Home » NFL Rookies » Khalil Herbert 2021 NFL Draft profile: Fantasy Football outlook, pro day stats, 40-yard dash, scouting report

Khalil Herbert 2021 NFL Draft profile: Fantasy Football outlook, pro day stats, 40-yard dash, scouting report

Khalil Herbert is a bit of a late-blooming running back prospect whose breakout didn’t come until the 2020 season after transferring from Kansas (where he first arrived in 2016) to Virginia Tech. But don’t let his age, diminutive size (which actually works his favor, but more on that later) or late breakout lead you astray, Herbert can ball and in my mind, he’s the most underrated prospect at his position in the entire class.

Herbert is used to being underrated and unheralded. He never topped 1,000 rushing yards in any season out of American Heritage High School in Plantation, Fla., so he entered CFB as a three-star RB recruit (247Sports). In fact, Kansas was his only Power Five offer. While Herbert showed some signs at Kansas, his breakout came at Virginia Tech once he got into the right system and environment. Some may view that negatively, but I take the opposite approach, leaning instead on his untapped upside.

We’re breaking down everything you need to know about Herbert from a Fantasy manager perspective, including best fits, Dynasty outlook, measurables, scouting report, key stats and an NFL comparison.

Fantasy fits

San Francisco 49ers

I really like Herbert as a one-cut-and-go runner, so that naturally makes him a near-perfect fit for Kyle Shanahan’s system in San Francisco. In addition to joining a system that fits his skill set, Herbert would be joining a plus offensive line with a tried-and-true run blocking scheme from an effectiveness standpoint. And while the 49ers did extend Raheem Mostert last offseason, they like to rotate RBs.

Pittsburgh Steelers

Although he at one point looked like a likely long-term fixture in Pittsburgh, James Conner remains unsigned and unlikely to return to the Steelers. If Herbert joins this backfield, his main competition will be Benny Snell and Anthony McFarland. Herbert’s patience, quick and choppy footwork and vision are somewhat reminiscent of Le’Veon Bell, and this would make him a nice system fit as well.

Dynasty outlook

Herbert’s age, late breakout in college and size will all be used against him in the Dynasty community. I get it — it’s the nature of the game, and generally speaking, prospects who have those factors working against them have to be outliers to succeed. But let’s not leave out the fact that Herbert has legit mid-4.4s speed and game speed that allows him to break away easily on film. You’ll likely be able to grab Herbert at the back end of your rookie drafts overall, and he’s a prospect I’ll be looking to acquire in every rookie draft.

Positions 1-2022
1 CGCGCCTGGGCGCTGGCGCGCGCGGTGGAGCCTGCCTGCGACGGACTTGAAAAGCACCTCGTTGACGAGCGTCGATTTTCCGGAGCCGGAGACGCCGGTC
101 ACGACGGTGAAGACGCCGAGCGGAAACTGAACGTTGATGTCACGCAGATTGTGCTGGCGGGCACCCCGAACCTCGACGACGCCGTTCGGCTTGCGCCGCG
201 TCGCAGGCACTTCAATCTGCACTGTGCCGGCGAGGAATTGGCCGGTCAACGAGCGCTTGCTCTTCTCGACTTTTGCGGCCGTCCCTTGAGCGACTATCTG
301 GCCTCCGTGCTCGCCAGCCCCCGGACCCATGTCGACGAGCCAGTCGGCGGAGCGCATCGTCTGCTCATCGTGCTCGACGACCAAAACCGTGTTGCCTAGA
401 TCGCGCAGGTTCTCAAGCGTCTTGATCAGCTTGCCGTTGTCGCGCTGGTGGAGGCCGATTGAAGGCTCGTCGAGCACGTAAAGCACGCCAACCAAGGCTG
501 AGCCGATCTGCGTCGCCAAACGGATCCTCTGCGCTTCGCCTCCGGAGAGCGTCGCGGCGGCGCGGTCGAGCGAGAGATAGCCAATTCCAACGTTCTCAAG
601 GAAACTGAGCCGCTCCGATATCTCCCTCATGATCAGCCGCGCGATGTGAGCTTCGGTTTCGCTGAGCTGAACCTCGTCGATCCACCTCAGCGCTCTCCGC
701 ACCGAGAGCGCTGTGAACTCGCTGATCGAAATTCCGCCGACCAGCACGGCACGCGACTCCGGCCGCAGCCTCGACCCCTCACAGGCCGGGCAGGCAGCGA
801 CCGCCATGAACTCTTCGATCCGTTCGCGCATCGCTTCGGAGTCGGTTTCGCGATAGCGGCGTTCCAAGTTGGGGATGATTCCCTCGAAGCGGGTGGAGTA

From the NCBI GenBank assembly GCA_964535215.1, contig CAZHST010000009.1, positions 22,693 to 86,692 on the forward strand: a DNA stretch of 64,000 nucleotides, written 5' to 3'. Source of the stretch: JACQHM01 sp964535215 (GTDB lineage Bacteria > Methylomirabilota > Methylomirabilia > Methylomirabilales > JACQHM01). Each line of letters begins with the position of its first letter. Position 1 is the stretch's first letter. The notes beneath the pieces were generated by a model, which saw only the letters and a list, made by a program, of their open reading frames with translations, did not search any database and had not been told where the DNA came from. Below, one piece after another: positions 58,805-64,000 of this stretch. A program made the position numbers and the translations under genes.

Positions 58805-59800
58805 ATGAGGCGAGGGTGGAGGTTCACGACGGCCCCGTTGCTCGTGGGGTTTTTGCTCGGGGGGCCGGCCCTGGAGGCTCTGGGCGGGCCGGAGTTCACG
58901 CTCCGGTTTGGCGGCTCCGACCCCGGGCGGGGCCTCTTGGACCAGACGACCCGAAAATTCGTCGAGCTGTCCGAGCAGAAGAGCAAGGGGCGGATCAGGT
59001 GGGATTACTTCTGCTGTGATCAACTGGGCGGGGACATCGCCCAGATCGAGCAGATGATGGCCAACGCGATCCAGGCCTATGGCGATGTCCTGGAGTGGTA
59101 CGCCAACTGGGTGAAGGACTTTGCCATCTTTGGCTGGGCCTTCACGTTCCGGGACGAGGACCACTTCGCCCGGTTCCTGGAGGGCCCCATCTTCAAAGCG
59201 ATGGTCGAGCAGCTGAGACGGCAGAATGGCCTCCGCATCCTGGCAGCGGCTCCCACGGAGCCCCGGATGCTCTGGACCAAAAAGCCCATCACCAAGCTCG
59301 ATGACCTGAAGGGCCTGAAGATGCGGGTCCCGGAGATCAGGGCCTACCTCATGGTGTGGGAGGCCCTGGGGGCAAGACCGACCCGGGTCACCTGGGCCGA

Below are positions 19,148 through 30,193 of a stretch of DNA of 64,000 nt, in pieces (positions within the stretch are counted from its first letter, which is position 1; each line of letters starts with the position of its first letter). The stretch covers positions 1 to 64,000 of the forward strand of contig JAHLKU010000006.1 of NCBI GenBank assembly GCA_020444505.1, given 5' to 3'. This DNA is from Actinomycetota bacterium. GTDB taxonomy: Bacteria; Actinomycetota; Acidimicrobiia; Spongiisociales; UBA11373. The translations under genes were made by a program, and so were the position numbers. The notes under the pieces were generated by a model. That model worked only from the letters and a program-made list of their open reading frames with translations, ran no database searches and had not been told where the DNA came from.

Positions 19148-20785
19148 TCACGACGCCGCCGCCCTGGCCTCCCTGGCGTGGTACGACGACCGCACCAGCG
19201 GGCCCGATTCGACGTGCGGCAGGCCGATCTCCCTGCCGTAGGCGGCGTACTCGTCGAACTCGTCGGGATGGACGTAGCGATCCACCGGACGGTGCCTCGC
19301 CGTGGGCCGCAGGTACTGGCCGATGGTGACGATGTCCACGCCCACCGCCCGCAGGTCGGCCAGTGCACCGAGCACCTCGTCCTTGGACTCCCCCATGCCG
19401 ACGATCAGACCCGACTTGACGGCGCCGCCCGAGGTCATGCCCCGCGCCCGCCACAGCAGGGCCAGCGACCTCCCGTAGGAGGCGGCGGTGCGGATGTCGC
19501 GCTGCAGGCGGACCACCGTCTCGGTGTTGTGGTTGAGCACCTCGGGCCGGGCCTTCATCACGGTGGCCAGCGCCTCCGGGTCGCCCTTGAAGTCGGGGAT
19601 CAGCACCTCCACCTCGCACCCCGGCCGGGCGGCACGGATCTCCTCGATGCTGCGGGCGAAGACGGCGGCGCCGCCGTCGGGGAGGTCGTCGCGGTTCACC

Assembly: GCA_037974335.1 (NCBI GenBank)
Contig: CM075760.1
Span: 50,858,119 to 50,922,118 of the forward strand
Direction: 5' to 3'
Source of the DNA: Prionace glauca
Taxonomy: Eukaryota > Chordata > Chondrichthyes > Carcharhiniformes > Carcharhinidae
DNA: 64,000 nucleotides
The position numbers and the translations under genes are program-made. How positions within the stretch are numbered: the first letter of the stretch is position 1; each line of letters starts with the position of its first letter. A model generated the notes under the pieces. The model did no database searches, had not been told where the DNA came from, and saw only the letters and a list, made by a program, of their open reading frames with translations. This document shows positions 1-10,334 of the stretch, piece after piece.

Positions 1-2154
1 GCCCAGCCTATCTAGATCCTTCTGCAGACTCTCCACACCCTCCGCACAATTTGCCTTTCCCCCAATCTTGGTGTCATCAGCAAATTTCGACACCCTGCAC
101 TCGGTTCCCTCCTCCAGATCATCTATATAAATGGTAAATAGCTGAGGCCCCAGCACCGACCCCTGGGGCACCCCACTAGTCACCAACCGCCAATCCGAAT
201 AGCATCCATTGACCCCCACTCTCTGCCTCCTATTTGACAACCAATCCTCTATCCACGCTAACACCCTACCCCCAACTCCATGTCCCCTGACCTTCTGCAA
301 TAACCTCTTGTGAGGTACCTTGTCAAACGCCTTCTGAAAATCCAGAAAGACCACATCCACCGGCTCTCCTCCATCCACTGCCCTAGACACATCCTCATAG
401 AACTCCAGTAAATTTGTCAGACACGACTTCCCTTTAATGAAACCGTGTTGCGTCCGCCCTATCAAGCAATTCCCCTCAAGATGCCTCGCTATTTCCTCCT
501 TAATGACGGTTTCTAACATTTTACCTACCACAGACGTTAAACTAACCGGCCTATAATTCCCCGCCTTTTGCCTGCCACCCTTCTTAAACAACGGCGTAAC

Scouting report


  • Runs incredibly low to the ground and has a great center of gravity, making him extremely difficult to tackle in the open field.
  • Herbert has a thick lower body and derives a lot of strength from his lower half.
  • Contact balance is one of the most important traits for any RB, and Herbert demonstrates a borderline-elite ability to stay balanced on contact.
  • Herbert is more than just timed speed fast — he consistently breaks long runs and has breakaway game speed.
  • A broken tackle machine who creates yards after contact with ease. 
  • Displays excellent patience and vision as a runner while also maintaining plus burst.
  • Although he’s being billed as a one-year wonder, he found his stride in 2019 with Kansas before transferring (over a small four-game sample size).
  • Offers immediate upside on special teams as a returner.
  • Light on his feet, and this is most noticeable in his cuts in space.
  • Impressive ability to stop-and-start once he gets rolling.
  • Demonstrates the traits and toughness necessary to hold up in pass protection.


  • Herbert will enter the NFL as an older prospect for the position and in general (fifth-year senior).
  • Not much production or experience as a receiver — just 34 receptions in 46 career collegiate games. 
  • It’s not clear why he ended up transferring from Kansas midseason in 2019.
  • Although he has the traits to become a serviceable back in pass protection, there are times on film where he looked disinterested and unaware of where to be in pass pro.

Stats breakdown

G Att RuYds Avg TD Rec ReYds Avg TD
2020 11 155 1183 7.6 14 10 179 17.9 1
2020 v top 25 2 29 145 5.0 1 2 8 4.0 0
2019 v top 25 N/A N/A N/A N/A N/A N/A N/A N/A N/A
Career 46 475 2918 6.1 22 34 297 8.7 1

Advanced stats to know

(all from 2020)

  • 19 carries of 15-plus yards — sixth-most in the nation
  • 782 yards after contact — eighth-most in the nation
  • 42 missed tackles forced — 14th-most in the nation

NFL comparison

When I watch Herbert, who earned the nickname “Juice,” and it’s not hard to see why, I see shades of former Jaguars RB Maurice Jones-Drew. He’s not quite as powerful in the lower half as MJD was, and he’s not quite as fast, but he has similar traits to the ones that made Jones-Drew such a special back in the NFL for a short period. 


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